Working in the visual communication industry for a bit over a decade, the usual question keeps popping: why do I feel that NOW is THE time for visual communications?
In other words, why is today different than the past?
A (very) early demo of our new BEEHD solution. (more details here)
It all boils down to the list of barriers to video calling that I have listed here in the past:
- Processing power
- Packet loss
- Walled gardens
- Human factors
While these have been real barriers for a long time, they are becoming less of an issue these days. Here’s why:
Voice and Video Quality
- Bandwidth – we have more of it, and it keeps growing with time. The Koreans even have plans for 1Gbps networks in the next few years. As bandwidth goes up, the so does video quality.
- Processing power – we have more of it, and faster CPUs are now sold for lower prices. Our latest announcement with TI just shows how processing power has progressed: you can now purchase a relatively inexpensive SoC that can do HD video processing.
- Latency & packet loss – we have less of these, as networks are getting better not only in bandwidth, but also in terms of the latencies and packet loss rates they introduce. At the same time, new algorithms allow better handling of exactly these issues.
- Firewalls - while firewalls still cause headaches to video telephony, there are ways to overcome these. Sagee at VideoOverEnterprise explained how we traverse firewalls with our SCOPIA Desktop.
- Walled Gardens – this is by far the worst of the problems. It is the reason why video never made it outside large organizations. With introduction of firewall traversal solutions, along with service providers that offer hosted video telephony services, these walled gardens are now starting to open up.
- Complexity - video products used to be complex. This is definitely changing. You can now go to Vidtel, purchase their videophone with a service attached to it, plug your phone to the network and that’s it. You can read what leading bloggers thought of Vidtel’s offering and the experience they provide. On the backend, the use of hosted services such as those can simplify things for both enterprises and consumers.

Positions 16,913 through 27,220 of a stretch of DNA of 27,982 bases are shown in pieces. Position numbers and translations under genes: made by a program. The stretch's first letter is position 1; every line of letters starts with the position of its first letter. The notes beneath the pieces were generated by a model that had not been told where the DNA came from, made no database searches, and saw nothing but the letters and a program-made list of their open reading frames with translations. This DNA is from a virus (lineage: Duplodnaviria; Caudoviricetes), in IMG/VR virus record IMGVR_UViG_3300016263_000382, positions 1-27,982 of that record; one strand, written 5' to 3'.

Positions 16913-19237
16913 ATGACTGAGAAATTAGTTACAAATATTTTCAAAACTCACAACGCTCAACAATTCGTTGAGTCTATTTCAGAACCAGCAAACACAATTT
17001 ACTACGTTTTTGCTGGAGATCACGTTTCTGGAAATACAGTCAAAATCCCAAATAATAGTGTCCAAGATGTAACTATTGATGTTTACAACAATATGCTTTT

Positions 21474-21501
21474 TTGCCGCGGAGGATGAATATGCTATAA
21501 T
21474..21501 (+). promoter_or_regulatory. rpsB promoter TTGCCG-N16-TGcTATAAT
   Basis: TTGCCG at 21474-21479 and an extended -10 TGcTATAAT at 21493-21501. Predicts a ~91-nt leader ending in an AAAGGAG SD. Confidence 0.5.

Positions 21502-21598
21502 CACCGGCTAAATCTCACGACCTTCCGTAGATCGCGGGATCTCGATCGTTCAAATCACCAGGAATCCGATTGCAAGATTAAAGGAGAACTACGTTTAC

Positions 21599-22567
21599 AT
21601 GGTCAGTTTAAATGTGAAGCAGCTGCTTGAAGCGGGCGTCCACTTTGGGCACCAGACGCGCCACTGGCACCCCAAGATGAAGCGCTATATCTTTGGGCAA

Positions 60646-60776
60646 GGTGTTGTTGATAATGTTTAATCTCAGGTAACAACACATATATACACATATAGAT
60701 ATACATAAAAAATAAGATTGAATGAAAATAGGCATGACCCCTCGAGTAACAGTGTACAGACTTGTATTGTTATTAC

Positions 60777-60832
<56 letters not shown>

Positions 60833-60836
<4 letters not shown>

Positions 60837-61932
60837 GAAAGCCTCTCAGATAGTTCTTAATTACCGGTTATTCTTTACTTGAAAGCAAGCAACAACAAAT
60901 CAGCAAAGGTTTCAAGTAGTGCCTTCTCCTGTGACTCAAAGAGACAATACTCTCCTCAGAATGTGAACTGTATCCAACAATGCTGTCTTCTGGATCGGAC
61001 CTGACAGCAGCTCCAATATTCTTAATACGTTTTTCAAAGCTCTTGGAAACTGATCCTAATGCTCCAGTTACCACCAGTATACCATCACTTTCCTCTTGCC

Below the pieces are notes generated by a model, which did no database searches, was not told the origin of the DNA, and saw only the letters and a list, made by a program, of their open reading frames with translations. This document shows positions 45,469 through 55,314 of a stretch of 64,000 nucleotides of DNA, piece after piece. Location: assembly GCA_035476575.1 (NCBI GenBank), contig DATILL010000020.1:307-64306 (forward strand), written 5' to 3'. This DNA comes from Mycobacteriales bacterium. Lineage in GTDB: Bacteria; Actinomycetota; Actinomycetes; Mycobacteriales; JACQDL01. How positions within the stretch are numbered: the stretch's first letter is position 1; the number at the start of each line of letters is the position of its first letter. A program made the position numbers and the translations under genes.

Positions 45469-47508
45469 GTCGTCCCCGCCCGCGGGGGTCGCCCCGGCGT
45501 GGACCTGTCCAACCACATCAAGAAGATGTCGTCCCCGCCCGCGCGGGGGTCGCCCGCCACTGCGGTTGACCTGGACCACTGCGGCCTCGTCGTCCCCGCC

- Cost – we used to say that it costs less to do a video call than it is to travel. Well, it is, but it was never a good enough reason to do a video call. The current recession can definitely help video thrive, but again – it is not a real reason. The cost of video conferencing endpoints is going down – and we’re helping this trend with our software running on TI’s new SoC, letting any manufacturer build his own videophone easily and cost-effectively.
And it’s not just the cost factor – it’s the quality factor as well. Now that we have high definition available, and at a reasonable price, there is really no need for a lot of the flights we used to take.
- People Don’t Like to be Seen – already changing. We are exposing ourselves more and more these days, uploading our photos to Facebook or Flickr, uploading videos to YouTube. We are blogging and micro-blogging, sharing our lives, exposing our souls. As we are quite ok today with sharing ourselves with others over the internet, visual communication is simply the next step – and it is one we do with people we know or want to know anyway. Once the service is easy to use, and the quality is great – people will use it.
- No real need – there will always be people who will want to continue to “keep it simple”, who will argue “why change it if it (barely) works?”. If that is the case, then why pitch for HD voice at all? Isn’t our current PSTN system good enough? Or should we go back to using Morse code?! If you build it – they will come.